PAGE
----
How many times have you read that procrastination is just a characteristic of a lazy person? That people try to be “busy” rather than “productive”? That only happy-go-lucky hippies get to take a brain break from life?

For a few people, this may be true. But if we look a little deeper into why it happens, we can begin to see that it is actually our “smart” brains that make it happen. And once you understand the true nature of the problem, you can make sense of all the advice to “stop procrastinating!”

A kneejerk reaction response to the question “why do we procrastinate” is normally “to avoid doing something I don’t like.” Amazingly, psychology studies also find that procrastination due to avoiding something actually causes even more distress to the individual.

This is (arguably) conclusive evidence that humans are simply useless at getting anything right.

The damage of procrastination

Alas, despite some excellent movies being inspired by procrastination (The Breakfast Club, anyone?) there are some downsides.

A person who is known to be a procrastinator loses the trust and respect of those around him/her. Tendencies to be unpunctual, even to those who know you best, are damaging to your reputation.

In teams, the procrastinator often presents as the person unwilling to make decisions, late to complete tasks or slow to respond to questions. This is to avoid future situations where they would have to take responsibility. This is damaging for their personal reputation and also for friction in the team.

Leaving everything to the last minute does not just harm the commitments you’ve made to others. It also exponentially increases stress on yourself and leaves you open to missing out on a lot of stuff (last minute tickets, for instance?) that “self-discipline” would have sorted on time.

Trying to “fix” procrastination is not just about attempts to become more “efficient” at what we do every day. The snooze button is one of the first technologies designed to give us more time, yet we have not gained anything. We still delay.

Procrastination is, in fact, an emotional issue, not a time-management issue. It is about the fear of losing, the fear of guilt and the fear of making a mistake.

The science of avoiding: our brains are drug addicts

Procrastinators prefer people to think they are just not making an effort, rather than the fear of showing less ability to do something. The purpose of life is to reproduce and survive – the brain is wired to do this job. If it evaluates a situation as threatening, an emotional response is triggered to preserve the person’s well being. This is true for social situations because of the importance of status in our species.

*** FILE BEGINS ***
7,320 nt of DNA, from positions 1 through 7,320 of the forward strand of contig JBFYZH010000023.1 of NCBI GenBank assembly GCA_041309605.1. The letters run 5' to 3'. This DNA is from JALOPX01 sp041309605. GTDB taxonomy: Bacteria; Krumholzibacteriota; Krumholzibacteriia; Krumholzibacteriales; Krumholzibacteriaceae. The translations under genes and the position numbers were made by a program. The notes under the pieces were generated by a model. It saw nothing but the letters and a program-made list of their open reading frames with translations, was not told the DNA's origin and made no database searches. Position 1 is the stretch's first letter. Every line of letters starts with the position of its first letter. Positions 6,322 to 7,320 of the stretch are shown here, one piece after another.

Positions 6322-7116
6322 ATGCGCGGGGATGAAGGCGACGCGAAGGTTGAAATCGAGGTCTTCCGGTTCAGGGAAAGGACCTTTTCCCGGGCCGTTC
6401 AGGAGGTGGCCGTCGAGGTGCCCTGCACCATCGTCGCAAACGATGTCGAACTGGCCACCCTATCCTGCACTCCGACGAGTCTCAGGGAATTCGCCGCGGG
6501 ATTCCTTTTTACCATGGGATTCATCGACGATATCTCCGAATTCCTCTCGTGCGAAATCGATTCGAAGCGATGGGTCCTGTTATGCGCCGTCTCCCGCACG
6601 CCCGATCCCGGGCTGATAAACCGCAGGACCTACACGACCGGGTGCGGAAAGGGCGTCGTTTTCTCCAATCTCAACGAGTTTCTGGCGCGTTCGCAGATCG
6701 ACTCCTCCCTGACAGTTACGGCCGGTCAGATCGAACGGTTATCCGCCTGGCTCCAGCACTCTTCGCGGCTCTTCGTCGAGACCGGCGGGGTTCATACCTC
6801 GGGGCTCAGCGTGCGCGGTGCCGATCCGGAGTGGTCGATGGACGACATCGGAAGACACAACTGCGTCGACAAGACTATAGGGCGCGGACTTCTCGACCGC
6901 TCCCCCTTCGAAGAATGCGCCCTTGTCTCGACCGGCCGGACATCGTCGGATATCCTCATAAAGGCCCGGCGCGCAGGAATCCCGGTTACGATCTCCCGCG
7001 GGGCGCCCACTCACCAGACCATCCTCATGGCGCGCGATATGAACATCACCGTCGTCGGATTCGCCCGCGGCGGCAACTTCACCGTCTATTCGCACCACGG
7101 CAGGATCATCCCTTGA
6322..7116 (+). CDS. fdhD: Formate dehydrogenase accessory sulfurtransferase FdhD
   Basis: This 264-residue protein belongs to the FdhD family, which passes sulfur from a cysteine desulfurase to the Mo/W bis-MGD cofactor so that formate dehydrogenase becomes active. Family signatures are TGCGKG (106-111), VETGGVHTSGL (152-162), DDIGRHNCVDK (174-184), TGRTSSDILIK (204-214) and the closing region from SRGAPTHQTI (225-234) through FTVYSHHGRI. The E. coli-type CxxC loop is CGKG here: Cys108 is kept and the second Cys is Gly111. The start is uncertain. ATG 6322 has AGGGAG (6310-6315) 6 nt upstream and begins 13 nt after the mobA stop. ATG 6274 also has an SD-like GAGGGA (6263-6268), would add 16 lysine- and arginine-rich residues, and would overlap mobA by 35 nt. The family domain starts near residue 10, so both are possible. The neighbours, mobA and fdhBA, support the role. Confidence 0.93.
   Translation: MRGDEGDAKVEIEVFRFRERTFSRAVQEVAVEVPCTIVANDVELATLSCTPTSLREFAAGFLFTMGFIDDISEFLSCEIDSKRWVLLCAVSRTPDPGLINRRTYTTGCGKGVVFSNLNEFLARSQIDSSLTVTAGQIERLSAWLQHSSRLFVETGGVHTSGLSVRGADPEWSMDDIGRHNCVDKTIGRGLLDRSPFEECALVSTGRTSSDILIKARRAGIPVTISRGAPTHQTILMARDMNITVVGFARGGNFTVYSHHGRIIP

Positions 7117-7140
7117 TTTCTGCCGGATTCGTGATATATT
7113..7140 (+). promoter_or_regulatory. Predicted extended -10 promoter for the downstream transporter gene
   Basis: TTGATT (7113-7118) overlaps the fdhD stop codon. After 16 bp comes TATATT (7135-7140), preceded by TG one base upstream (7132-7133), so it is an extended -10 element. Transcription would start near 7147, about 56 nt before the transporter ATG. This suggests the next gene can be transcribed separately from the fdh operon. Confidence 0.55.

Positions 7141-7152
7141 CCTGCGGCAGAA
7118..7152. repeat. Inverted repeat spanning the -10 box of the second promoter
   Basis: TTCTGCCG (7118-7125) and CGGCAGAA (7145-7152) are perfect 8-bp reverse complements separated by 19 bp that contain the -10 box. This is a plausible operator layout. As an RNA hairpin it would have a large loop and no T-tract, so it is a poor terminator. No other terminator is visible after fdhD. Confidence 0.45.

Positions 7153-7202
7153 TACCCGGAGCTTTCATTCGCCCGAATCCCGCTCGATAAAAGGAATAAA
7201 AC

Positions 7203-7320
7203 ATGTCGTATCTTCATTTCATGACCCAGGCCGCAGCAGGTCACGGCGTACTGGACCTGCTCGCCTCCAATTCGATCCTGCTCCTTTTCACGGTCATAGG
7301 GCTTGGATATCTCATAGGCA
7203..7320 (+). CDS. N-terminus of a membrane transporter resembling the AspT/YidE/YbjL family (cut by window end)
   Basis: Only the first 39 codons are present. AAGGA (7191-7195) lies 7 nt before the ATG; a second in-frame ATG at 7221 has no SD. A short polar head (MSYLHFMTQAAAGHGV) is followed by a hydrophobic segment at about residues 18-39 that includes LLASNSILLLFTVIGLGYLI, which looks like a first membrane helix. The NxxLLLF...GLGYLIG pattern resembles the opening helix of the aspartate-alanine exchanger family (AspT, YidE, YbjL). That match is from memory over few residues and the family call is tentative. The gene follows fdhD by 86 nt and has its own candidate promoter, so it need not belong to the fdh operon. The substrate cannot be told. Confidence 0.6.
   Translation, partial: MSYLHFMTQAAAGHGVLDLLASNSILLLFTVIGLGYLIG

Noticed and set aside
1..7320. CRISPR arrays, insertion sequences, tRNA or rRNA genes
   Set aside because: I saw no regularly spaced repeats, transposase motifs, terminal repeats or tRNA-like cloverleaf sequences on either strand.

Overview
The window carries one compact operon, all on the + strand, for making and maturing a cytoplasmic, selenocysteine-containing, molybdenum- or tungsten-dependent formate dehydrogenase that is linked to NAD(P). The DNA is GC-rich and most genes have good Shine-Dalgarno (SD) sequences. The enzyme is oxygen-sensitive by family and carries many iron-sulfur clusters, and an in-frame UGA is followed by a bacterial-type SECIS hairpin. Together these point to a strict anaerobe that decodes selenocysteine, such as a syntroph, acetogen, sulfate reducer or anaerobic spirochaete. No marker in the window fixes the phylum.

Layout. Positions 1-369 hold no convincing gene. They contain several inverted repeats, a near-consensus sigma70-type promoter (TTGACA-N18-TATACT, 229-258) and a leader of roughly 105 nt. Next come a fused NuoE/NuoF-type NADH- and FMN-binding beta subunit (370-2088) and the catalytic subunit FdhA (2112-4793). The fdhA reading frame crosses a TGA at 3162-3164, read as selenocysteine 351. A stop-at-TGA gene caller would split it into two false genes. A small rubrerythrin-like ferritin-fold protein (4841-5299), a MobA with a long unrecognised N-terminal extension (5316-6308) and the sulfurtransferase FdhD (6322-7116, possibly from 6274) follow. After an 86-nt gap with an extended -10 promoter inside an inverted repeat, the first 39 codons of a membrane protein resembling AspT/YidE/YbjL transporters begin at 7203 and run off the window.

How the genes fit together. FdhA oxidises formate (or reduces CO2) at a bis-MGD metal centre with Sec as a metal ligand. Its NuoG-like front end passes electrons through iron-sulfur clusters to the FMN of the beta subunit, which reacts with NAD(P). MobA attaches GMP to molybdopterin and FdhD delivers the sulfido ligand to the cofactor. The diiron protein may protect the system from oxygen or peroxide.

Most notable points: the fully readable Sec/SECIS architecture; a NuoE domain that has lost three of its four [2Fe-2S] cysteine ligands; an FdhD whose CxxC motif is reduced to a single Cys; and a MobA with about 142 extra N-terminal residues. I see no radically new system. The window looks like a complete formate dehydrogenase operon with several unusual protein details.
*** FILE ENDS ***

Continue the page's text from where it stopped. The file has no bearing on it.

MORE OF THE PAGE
Take comfort in the fact that your primitive, prehistoric head still thinks for you despite all those golden years of education.

The amygdala is the section of the brain associated with our automatic emotional reaction to a situation. In moments of being overwhelmed, such as having many tasks to do or a difficult one to do, there is a fight (resistance) or flight (ignore) reaction.

Both are procrastination – the brain is protecting us against possible negative feelings. The norepinephrine chemical takes over, causing increased levels of fear and anxiety. Adrenalin gets pumped in.

We are addicted to dopamine, which is produced by pleasurable experiences. So long as a task has a higher historical likelihood (or perceived future likelihood) of producing dopamine, our brain is addicted to reproducing these activities… and avoiding the others.

Do you want to play Candy Crush or do tax returns? Yeah.

As a matter of fact, 1/32 of a second is how fast the amygdala sends an emotional reaction out. This often defeats the reasonable part of our brain, which takes three whole seconds to engage. This is why the amygdala often wins.

“In 1/32 of a second we become fearful and we can’t think!  THAT is what procrastination really is.” – Maribeth Blunt

Convincing our brain that visiting the mother-in-law is really not going to kill us

It seems that we need to train our brains to see task completion as a dopamine-producing experience rather than a norepinephrine-producing experience. This is where the idea of rewarding people for doing good rather than punishing people for doing bad stems from.

Dr. Ferrari suggests that rewarding people for getting stuff done on time rather than punishing them for getting it done late is a more meaningful step to reducing procrastination.

This is how gamification in online math teaching for kids is making children love learning math. Dopamine can be triggered with meaningful rewards, funny jokes and pleasant pictures. Have trouble motivating yourself to write? Get a picture of a cute kitten every 100 words!

Another way of turning the anxiety into productivity is to convert tasks into small, measurable steps. You can use a team collaboration tool for this.

As we have established, huge, unquantifiable tasks with an unclear outcome will provoke the amygdala to step in before our logical brain gets a chance. However, breaking the task down into small, comprehensible parts in a logical order changes how the brain sees the task. It helps you reach the three-second conclusion more often than stopping at the 1/32 conclusion.

A major trap for people is that they assume they need to wait for the day when they just happen to be motivated in order to continue with a task. In fact, stubbornly pushing through is the better option because the sensation of completion (even if not perfect) will trigger more positive thinking than leaving it undone. Often, the work can be improved upon after the first attempt.

Just for fun, try the Psychology Today procrastinator’s test and see much your brain tricks you into getting stuff done… tomorrow.

Meg Marshall